Sectarianism: Syria’s ‘Elephant in the Room’
Excellent argument by Robin Yassin-Kassab, who looks back at the history of Syria’s sectarian divides. And what can be done to avoid an intra-community battle.
“Public discussion of sect and sectarianism was taboo. To an extent this was a good thing. When I lived in Damascus I heard about a Christian (the friend of a friend) who had a fist fight with a Jew. The fight was over the affections of a woman, and had nothing to do with religion or sect, but the Christian was nevertheless swooped upon by plain-clothes mukhabarat on suspicion of provoking sectarian dissension. This was unfair, but also somehow impressive. (Of course, if you were minster of defense – and your name was Mustafa Tlass – you could write volumes of ridiculous text on Jewish ‘blood sacrifice’ and no mukhabarat would swoop down on you). …
There is certainly some truth to the mosaic idea. A variety of ethnicities and religions have coexisted in Greater Syria for thousands of years, and peaceful interaction has been the rule. Yet there have been bloody exceptions. As Ottomanism degenerated and European powers moved in to sponsor favoured communities in the 19th Century, relations often broke down. Druze and Christians fought each other. In 1860 the Christian quarter of Damascus was destroyed by fire. And then there’s the case of the Alawis. Except in Antakya, now part of Turkey, Alawis didn’t share Syrian cities with Sunnis until the French arrived in the 1920s. Since Ibn Taymiyya, under Mamluks and Ottomans, Alawis were deprived of all legal and civil rights as soon as they set foot outside their own villages. Most young Alawis have no theological gripe with Sunnism, but they’ve heard stories of insult and humiliation from their grandfathers. …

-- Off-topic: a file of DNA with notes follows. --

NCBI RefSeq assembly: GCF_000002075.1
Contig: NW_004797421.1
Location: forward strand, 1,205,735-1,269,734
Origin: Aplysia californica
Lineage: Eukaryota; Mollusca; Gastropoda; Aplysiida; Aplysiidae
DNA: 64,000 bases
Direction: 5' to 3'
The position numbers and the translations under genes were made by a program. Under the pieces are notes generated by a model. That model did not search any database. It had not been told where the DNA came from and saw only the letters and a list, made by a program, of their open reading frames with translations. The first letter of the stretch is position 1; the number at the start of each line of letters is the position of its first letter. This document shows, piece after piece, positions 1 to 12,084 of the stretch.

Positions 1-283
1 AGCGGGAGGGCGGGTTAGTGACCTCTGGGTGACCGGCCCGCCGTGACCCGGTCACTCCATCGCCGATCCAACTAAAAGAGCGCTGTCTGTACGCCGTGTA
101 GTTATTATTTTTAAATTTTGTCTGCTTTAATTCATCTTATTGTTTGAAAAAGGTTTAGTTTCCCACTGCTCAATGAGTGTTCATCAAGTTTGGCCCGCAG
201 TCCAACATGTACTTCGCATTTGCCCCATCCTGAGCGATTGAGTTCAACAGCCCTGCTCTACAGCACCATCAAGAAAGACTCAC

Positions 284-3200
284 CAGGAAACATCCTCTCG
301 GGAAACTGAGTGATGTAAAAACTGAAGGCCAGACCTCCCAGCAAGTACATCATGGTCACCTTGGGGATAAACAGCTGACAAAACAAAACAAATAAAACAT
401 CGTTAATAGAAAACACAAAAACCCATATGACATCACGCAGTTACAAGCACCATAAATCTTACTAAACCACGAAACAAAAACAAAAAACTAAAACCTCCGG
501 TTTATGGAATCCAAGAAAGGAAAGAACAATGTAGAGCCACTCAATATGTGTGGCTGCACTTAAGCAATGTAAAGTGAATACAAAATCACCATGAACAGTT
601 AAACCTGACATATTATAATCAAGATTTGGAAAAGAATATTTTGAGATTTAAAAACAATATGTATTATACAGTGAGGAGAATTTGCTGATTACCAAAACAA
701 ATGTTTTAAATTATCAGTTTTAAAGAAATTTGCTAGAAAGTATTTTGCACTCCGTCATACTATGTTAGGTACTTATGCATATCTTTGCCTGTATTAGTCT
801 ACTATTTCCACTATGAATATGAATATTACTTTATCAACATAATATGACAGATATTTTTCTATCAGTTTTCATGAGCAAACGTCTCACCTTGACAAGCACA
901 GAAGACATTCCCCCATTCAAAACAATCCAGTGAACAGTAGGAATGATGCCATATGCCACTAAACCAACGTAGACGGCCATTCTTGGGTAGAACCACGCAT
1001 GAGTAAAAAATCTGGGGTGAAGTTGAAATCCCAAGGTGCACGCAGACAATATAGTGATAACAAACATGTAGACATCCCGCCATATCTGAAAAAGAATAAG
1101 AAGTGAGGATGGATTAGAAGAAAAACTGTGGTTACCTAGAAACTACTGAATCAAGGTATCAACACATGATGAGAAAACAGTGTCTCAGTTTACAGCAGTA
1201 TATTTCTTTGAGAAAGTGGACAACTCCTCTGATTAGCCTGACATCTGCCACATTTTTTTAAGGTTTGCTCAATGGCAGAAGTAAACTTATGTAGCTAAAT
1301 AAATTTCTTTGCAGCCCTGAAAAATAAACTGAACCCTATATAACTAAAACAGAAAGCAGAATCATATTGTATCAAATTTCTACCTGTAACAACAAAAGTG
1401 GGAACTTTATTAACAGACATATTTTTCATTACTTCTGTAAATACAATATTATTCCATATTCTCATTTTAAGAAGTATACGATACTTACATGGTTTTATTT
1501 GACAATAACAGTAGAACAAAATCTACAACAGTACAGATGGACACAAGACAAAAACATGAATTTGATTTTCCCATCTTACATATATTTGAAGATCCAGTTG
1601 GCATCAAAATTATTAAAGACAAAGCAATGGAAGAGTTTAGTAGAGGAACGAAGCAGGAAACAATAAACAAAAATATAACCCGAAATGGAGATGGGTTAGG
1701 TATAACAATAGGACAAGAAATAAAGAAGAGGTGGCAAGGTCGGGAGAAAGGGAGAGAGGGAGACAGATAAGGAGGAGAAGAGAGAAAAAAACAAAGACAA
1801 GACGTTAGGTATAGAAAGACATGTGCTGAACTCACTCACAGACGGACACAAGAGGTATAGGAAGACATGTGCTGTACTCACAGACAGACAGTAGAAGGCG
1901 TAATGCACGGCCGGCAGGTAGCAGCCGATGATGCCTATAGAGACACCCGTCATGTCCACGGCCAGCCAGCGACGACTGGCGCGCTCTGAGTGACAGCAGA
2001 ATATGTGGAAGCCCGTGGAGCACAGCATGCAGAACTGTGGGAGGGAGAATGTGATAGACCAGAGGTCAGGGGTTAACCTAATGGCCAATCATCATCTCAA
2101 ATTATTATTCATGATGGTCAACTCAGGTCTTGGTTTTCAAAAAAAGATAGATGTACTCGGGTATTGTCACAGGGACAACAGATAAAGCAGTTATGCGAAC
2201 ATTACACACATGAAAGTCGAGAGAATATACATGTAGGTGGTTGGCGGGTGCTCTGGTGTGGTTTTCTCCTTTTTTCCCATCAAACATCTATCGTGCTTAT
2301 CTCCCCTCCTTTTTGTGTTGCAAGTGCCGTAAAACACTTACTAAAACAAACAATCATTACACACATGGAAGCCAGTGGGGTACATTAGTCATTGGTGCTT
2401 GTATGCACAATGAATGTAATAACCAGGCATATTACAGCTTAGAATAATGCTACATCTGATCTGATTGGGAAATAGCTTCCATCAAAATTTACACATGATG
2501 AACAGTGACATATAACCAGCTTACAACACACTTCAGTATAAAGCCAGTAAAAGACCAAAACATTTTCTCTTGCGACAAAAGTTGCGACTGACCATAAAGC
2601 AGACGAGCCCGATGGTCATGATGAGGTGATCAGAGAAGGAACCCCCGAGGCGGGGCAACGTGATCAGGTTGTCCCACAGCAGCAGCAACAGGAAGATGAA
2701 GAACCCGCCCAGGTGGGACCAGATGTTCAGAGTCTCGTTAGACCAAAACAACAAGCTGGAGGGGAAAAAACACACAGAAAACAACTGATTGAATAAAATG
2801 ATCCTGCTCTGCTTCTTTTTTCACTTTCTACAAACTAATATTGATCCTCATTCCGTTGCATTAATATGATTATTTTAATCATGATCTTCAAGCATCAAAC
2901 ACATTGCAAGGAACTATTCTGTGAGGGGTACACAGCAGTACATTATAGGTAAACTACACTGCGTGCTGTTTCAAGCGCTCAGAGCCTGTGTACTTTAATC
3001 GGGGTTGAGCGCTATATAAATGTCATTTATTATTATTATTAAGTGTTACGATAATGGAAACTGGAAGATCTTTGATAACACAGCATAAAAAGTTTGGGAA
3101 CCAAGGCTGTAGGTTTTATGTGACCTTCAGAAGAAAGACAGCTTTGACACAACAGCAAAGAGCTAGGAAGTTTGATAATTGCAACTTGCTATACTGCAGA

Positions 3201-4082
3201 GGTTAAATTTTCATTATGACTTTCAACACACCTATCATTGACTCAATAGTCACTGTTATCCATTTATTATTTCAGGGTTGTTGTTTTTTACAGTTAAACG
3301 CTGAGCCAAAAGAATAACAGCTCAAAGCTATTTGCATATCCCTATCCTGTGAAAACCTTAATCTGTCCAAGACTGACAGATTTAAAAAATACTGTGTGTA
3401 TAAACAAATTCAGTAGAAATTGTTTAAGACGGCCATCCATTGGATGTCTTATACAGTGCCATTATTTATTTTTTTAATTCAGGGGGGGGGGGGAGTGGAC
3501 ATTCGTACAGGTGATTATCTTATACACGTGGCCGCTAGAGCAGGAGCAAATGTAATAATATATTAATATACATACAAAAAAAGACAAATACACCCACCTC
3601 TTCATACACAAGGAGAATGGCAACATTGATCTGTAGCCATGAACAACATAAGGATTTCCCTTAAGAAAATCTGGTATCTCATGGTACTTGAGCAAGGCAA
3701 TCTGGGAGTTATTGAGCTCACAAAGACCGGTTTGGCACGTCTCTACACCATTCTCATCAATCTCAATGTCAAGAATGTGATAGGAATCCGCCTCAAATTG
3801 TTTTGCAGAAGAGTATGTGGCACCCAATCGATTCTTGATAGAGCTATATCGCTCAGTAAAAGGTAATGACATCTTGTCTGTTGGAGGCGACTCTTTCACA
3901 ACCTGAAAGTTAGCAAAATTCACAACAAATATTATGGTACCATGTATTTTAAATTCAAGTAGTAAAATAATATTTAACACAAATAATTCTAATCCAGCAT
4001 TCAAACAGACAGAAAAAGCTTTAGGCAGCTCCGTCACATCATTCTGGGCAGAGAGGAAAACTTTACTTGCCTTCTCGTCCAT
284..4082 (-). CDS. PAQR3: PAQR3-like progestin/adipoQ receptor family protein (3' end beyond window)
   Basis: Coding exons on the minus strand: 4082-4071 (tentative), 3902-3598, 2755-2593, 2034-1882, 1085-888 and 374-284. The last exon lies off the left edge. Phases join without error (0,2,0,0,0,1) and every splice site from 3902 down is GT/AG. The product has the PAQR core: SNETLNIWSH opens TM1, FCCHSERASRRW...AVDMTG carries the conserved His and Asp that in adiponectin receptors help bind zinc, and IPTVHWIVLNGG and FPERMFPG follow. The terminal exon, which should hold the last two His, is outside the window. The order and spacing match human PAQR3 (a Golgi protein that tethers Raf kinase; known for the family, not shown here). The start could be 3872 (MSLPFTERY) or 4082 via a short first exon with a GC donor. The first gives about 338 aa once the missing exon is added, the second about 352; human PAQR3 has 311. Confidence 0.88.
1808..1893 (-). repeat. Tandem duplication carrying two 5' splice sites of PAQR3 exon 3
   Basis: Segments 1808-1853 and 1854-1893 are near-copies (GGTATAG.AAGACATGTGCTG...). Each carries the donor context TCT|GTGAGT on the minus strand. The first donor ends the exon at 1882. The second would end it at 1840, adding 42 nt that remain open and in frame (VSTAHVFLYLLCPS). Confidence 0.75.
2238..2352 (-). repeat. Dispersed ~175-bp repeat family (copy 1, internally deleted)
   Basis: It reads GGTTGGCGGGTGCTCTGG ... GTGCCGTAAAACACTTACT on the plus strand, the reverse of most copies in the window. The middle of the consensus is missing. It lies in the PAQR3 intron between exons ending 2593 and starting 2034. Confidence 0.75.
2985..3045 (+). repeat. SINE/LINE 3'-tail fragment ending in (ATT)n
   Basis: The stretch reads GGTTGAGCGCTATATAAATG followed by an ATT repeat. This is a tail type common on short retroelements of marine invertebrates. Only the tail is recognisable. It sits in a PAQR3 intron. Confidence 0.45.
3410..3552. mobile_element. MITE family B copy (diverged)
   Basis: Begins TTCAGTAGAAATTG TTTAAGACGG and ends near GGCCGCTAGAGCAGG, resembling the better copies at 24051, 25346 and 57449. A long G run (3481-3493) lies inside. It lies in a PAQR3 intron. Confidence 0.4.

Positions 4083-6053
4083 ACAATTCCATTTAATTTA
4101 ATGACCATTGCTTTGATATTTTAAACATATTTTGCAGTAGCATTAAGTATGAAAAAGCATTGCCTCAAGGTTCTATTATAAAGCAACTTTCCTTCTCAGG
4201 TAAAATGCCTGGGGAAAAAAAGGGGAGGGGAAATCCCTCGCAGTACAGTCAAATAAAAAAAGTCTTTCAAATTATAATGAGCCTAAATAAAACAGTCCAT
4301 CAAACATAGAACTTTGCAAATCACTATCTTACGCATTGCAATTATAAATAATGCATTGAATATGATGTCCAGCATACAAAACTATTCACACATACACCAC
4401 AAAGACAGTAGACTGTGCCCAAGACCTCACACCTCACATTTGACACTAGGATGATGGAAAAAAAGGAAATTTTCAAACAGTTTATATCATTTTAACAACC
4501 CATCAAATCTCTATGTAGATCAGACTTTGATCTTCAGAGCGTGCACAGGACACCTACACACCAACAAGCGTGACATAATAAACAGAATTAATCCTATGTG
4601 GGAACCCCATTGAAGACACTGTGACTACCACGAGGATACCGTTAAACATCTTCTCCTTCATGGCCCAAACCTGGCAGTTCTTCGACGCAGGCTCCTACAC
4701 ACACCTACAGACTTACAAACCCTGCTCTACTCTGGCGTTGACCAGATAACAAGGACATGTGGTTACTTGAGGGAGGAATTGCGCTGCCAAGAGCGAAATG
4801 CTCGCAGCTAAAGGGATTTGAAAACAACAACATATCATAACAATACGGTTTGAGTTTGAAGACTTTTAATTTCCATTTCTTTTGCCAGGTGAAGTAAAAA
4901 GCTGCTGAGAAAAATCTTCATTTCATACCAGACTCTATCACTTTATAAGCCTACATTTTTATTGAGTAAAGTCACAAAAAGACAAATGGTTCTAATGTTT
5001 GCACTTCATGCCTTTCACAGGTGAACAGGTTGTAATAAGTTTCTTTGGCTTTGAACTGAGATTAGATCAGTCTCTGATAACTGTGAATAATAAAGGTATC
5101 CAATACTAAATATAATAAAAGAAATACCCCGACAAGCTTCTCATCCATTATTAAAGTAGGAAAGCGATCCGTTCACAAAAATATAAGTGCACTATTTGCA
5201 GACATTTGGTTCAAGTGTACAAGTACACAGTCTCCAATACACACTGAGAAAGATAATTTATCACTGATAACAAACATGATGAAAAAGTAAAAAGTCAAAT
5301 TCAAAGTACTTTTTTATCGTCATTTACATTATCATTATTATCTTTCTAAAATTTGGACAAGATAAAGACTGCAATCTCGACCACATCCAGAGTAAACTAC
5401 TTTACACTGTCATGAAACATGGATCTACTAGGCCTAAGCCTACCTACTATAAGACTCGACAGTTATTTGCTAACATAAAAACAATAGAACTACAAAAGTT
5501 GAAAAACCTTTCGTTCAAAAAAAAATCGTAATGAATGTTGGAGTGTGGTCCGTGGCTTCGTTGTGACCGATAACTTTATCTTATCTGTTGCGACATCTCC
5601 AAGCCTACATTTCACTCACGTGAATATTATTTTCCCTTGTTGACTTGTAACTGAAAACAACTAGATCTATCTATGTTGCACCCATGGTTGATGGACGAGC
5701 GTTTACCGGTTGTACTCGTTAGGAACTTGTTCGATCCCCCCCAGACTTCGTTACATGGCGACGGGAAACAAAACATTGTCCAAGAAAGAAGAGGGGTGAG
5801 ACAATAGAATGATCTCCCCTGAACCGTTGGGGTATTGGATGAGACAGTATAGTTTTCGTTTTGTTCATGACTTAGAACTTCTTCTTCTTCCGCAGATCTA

Rather than eternally agitating for a Western military intervention that will probably never come, the Syrian National Council would do better to address Alawis and Christians specifically and repeatedly, to name the crimes committed against them in the past, and to welcome the migration of Alawis and others to the urban centres in the Ba‘athist years as a redress of historical wrongs. And anti-Sunni prejudice should also be addressed. Those Syrians who believe that a chant of ‘Allahu akbar’ is inevitably a call for Sunni supremacy, for instance, should be encouraged to confront their assumptions.
Saudi-backed Salafists are already talking about sect. Important sections of Sunni society in Lebanon and Iraq understand the Syrian tragedy in sectarian terms. Western journalists very often overemphasise the salience of sect. Why then do pro-revolution leftists, liberals and secularists tend to ignore the issue, and to leave the field to more retrograde voices? People are being killed. There isn’t any more time to waste on taboos.”
Read the rest here.